Homebuilders led the stock parade this week with a fantastic 11 percent gain. This is a group that hedge funds and bubbleheads love to hate. All the bond bears have been dead wrong in predicting sky-high mortgage rates. So have all the bubbleheads who expect housing-price crashes in Las Vegas or Naples, Florida, to bring down the consumer, the rest of the economy, and the entire stock market.
None of this has happened. The Federal Reserve has effectively mopped up excess cash and calmed inflation expectations. That’s why bond rates are hovering around 4 percent, with most mortgage rates about a point higher.
Meanwhile, the homebuilders index has increased 76 percent over the past year, with particularly well-run companies like Toll Brothers up about twice as much. The bubbleheads missed all this because they haven’t done their homework. If they had put a little elbow grease into their analysis, they would have learned that new-housing starts for private homes and apartments haven’t changed much during the past three and a half decades.
Although year-to-date housing starts have kicked up to 2 million, average new construction since the early 1970s has hovered around 1.5 million to 1.75 million new starts per year. During the same period, the number of American households has increased by 48 million, or 75 percent, according to the U.S. Census Bureau. It is plain to see that the family demand for homes has far outstripped the supply of newly built residences. So it should not be shocking that home prices have tended to rise on a steady basis, averaging 6.5 percent price gains over the last 35 years.
Upward price momentum has kicked into higher gear in recent years for two important reasons. First, housing is highly tax-advantaged. The 1997 tax-cut bill — proposed by a Republican Congress and signed into law by a Democrat president, Bill Clinton — permitted the first $500,000 of profits from the sale of a home to be tax-free. This came on top of existing law that permits mortgage expenses to be tax deductible depending on one’s income bracket.
Since 1997 home prices have been increasing at a 6.5 percent pace on a yearly basis, with a 12 percent gain over the past year. In contrast, stock prices have gained only 3 percent yearly during the same period. Simply, real estate has had the tax-advantage over stocks as an investment vehicle. There is no $500,000 per family tax-free capital gain for shares, nor are the borrowing costs for the purchase of stocks tax-deductible.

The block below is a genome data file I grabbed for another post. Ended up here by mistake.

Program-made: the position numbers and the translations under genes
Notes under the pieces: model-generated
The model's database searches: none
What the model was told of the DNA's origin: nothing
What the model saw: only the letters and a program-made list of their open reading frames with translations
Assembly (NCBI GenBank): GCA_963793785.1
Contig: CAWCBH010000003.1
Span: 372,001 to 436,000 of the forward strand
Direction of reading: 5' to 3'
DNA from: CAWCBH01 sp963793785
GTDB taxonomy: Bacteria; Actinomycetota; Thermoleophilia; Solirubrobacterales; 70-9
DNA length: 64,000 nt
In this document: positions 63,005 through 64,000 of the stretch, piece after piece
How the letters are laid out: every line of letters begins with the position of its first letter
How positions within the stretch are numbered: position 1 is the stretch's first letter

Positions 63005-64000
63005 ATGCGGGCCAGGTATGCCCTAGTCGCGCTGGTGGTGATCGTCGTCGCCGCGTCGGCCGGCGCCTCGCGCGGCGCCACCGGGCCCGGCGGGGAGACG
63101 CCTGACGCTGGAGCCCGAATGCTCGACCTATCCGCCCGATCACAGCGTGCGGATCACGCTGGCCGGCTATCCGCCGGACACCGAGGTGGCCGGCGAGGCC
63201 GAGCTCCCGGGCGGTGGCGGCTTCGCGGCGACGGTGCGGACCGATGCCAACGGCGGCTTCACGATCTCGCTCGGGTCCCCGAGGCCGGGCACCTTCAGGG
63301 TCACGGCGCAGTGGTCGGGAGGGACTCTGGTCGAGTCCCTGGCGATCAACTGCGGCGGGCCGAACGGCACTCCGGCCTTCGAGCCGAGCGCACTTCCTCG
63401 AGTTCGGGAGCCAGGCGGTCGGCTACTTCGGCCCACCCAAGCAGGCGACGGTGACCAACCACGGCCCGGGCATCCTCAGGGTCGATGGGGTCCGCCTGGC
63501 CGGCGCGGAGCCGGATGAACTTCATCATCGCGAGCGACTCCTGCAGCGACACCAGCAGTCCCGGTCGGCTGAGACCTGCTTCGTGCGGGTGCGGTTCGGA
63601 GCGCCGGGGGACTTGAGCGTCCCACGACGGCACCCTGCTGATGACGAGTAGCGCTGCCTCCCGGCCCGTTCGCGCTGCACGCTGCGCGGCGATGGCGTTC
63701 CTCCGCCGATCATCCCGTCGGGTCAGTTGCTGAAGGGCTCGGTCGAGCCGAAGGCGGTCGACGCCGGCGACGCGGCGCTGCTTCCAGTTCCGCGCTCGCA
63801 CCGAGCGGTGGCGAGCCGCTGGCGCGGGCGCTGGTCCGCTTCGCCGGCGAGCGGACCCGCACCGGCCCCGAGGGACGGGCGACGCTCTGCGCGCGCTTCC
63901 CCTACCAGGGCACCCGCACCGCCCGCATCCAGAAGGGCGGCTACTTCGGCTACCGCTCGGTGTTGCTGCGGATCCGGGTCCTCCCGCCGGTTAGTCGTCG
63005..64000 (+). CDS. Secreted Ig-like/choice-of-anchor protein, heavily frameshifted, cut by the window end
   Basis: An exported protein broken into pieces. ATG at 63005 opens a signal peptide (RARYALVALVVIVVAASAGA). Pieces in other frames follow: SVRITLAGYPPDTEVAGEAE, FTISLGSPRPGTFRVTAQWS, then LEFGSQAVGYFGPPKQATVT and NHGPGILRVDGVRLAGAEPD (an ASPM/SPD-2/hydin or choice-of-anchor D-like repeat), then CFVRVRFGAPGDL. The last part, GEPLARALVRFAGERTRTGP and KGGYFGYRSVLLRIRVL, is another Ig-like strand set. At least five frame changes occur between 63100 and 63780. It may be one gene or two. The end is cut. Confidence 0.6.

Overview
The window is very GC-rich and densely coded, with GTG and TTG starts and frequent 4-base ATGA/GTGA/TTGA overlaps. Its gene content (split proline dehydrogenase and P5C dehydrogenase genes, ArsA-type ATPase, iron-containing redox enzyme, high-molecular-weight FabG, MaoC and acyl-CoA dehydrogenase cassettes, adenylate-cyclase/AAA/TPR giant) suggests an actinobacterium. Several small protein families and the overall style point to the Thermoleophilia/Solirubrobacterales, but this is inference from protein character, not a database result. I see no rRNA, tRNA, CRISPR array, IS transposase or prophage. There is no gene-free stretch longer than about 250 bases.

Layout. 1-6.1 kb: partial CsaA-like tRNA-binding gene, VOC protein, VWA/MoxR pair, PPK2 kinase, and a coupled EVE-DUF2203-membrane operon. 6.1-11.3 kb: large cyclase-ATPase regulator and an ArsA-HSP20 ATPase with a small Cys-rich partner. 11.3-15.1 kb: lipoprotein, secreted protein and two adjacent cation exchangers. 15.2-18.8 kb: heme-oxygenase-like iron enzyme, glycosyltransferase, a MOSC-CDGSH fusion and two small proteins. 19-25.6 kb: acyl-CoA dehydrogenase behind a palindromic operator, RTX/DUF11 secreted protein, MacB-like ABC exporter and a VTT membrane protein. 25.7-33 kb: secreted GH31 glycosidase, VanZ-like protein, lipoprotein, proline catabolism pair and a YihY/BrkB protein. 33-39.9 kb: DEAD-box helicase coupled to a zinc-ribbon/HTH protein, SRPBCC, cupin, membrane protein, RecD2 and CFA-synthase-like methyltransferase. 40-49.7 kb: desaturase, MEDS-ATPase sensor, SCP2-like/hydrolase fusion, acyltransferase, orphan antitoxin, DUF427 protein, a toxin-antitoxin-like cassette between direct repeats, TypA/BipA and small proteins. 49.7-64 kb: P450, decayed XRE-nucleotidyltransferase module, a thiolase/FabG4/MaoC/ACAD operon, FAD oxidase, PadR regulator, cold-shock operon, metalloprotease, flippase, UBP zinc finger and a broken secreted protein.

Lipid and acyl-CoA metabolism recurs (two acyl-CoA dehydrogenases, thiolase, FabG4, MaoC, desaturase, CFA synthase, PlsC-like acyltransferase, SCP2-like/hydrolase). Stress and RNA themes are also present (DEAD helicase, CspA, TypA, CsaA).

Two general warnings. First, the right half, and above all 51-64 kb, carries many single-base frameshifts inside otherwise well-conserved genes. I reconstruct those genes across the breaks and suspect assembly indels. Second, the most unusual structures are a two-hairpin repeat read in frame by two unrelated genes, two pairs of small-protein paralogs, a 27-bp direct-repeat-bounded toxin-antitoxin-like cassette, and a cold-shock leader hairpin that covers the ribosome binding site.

It appears that the housing lobby in Washington has been more powerful than the securities industry lobby, as the results clearly show.
Homebuilding also faces another obstacle with the effects of price-hiking. Local zoning and environmental regulations have restricted the availability of land on which new residential units can be built. So while housing demands are white hot, the green lobby has cooled down new designs.
None of this is to argue that low mortgage rates haven’t been a plus in the housing picture. Of course they have. But the imbalance between excess demand over limited supply, resulting from tax factors and land-use restrictions, has made home buying even more profitable in recent years than has been the case in the past.
Which leads to a final thought: Why not apply the same tax laws that have benefited home owners to stock market investors and home buyers? If this were to come about, even more wealth would be created in America, leading to even more new business and job creation.
Tax reform to create a level playing field could boost our economy’s potential to grow beyond almost anyone’s wildest dreams. Homeownership, stock ownership, and small business ownership should be taxed at the same minimal rates as they are all key components of economic growth and wealth creation.